Denies AGM access to the media
Tokyo Electric Power Co (TEPCO), the troubled operator of the Fukushima nuclear power plant, has revealed the date of its Annual General Meeting (AGM) and stated that it will not admit members of the media into the meeting.
The TEPCO 2012 AGM will be held from 10:00am on Wednesday 27 June at the First Gymnasium of the Yoyogi National Stadium in Tokyo, according to an e-mail received from TEPCO Corporate Communications. Spokesperson Mayumi Yoshida explained "Media is not allowed to get inside the meeting, though we will guide media to a certain area to take photos around the entrance."
The 2011 AGM was the scene of angry verbal confrontations between executives and shareholders, as nearly 9000 people packed into the meeting hall and demonstrators gathered outside. A shareholder motion for TEPCO to abandon nuclear energy was defeated at that meeting.
TEPCO reported an annual loss of US$15 billion (1.25 trillion yen) prior to the 2011 AGM and a US$10 billion (782 billion yen) loss for year to 31 March 2012. All of the 54 nuclear reactors in Japan are currently shut down and 80,000 people who were living close to the Fukushima plant have had to leave their homes.
1300 people have today filed a criminal complaint against the TEPCO chairman and 32 other executives, according to a report in the Japan Daily Press (11 June). The complaint, lodged with the Fukushima District Public Prosecutors Office, alleges that the company executives failed to prepare countermeasures for earthquakes or tsunamis and did not properly warn the population about the spread of radiation.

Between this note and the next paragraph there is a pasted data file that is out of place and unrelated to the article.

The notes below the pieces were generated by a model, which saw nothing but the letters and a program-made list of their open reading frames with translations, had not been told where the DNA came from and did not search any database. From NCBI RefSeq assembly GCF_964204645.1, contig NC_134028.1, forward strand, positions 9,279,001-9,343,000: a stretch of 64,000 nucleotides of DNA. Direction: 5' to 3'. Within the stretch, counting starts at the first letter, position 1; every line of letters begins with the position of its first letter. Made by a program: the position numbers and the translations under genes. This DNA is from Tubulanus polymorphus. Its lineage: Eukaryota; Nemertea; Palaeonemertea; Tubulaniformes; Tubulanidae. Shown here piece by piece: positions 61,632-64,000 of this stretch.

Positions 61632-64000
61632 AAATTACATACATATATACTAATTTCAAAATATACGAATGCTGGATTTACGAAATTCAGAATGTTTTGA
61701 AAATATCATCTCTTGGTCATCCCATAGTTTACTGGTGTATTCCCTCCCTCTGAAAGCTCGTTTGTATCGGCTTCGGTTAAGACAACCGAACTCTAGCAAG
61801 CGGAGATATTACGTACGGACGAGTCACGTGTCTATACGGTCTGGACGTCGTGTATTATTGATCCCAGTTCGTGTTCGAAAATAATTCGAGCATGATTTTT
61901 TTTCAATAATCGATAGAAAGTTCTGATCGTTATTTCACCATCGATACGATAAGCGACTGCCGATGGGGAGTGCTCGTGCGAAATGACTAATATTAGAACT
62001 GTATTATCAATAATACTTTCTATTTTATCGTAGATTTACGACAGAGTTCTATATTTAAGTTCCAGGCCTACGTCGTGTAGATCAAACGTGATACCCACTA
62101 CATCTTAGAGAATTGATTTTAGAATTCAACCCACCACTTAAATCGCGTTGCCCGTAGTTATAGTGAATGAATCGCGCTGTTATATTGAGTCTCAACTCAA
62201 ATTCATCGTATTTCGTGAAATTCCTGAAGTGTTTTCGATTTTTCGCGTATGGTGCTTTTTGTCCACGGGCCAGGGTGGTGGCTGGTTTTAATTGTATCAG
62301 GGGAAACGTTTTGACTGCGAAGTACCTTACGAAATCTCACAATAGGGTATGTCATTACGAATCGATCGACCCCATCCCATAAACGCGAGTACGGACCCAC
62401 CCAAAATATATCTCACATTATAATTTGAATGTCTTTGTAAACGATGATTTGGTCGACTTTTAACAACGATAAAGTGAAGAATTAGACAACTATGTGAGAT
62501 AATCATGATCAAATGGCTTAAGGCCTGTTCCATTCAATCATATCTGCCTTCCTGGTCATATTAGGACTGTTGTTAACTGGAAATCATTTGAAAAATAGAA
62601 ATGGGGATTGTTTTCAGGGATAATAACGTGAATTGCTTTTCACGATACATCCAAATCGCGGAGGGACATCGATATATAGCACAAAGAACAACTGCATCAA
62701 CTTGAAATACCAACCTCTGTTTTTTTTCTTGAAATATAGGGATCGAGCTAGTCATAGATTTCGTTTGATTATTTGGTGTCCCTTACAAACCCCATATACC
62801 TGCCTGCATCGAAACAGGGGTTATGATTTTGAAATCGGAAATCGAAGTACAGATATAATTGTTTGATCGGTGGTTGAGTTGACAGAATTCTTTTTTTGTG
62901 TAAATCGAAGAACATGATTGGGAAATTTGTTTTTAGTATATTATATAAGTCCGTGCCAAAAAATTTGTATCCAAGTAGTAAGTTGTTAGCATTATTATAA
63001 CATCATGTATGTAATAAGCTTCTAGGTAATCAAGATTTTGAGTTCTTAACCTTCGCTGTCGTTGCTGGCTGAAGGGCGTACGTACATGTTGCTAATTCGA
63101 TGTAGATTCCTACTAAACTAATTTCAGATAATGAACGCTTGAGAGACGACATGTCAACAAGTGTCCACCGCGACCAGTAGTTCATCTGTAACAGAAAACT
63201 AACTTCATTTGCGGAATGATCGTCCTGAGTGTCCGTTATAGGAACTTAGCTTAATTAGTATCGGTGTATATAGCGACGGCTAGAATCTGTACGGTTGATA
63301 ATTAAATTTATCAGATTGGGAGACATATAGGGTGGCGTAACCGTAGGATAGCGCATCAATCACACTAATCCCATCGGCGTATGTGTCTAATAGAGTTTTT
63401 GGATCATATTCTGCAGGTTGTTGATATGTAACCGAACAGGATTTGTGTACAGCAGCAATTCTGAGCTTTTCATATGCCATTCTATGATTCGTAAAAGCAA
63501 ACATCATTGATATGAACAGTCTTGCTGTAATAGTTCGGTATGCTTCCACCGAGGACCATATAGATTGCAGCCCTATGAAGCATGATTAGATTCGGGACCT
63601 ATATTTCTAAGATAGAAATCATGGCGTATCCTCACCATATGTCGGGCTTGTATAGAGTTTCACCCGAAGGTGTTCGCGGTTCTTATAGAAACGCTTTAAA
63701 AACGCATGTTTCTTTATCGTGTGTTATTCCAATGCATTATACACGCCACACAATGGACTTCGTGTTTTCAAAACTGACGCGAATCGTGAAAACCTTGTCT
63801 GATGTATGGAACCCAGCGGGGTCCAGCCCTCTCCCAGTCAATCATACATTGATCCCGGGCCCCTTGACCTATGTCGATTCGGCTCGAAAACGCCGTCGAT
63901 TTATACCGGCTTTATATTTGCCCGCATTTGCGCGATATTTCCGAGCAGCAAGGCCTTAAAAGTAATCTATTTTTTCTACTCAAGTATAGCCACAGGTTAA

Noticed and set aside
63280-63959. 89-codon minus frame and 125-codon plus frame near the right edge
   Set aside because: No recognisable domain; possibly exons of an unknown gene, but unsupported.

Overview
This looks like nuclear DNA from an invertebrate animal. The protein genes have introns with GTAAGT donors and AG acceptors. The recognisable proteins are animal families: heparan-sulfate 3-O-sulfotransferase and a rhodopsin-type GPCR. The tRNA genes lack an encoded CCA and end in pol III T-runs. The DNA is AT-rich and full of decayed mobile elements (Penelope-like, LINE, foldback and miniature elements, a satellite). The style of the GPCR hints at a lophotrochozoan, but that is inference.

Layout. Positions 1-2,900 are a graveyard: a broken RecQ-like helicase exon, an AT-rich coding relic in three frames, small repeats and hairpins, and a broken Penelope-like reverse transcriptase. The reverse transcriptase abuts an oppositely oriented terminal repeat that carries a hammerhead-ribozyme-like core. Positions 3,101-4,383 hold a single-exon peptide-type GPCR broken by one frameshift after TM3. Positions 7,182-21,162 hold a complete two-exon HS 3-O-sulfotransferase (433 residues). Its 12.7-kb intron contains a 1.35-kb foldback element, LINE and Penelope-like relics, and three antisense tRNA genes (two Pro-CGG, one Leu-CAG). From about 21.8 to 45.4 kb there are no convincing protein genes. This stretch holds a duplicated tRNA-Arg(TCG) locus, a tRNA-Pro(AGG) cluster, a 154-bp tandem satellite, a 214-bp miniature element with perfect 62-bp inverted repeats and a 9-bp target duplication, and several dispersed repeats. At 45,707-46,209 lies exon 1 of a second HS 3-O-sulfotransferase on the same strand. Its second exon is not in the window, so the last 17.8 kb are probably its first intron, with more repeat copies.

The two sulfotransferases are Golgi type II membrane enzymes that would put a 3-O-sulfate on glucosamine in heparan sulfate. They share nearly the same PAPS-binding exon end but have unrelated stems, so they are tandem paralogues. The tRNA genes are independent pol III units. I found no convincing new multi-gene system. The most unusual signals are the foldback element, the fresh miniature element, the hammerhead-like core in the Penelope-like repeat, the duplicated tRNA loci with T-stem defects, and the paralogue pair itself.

On 9 May TEPCO received a 1 trillion yen (US $12.5 billion) bailout from the Japanese government, in return for a controlling stake. The cash injection was necessary to avoid a collapse of the company. The shares will be held by a new body, the Nuclear Damage Liability Facilitation Fund.
Questions in Parliament
On Friday last week the former president of TEPCO, Masataka Shimizu, faced a government-appointed panel to answer questions about his conduct during the Fukushima incident. In response to questions about a planned total evacuation of the site, he told panel members that TEPCO had "at no stage considered a complete pullout".
by Marcus Williamson
11 June 2012
[Please credit the author if you use this article as a source of information for your own writing or broadcasting]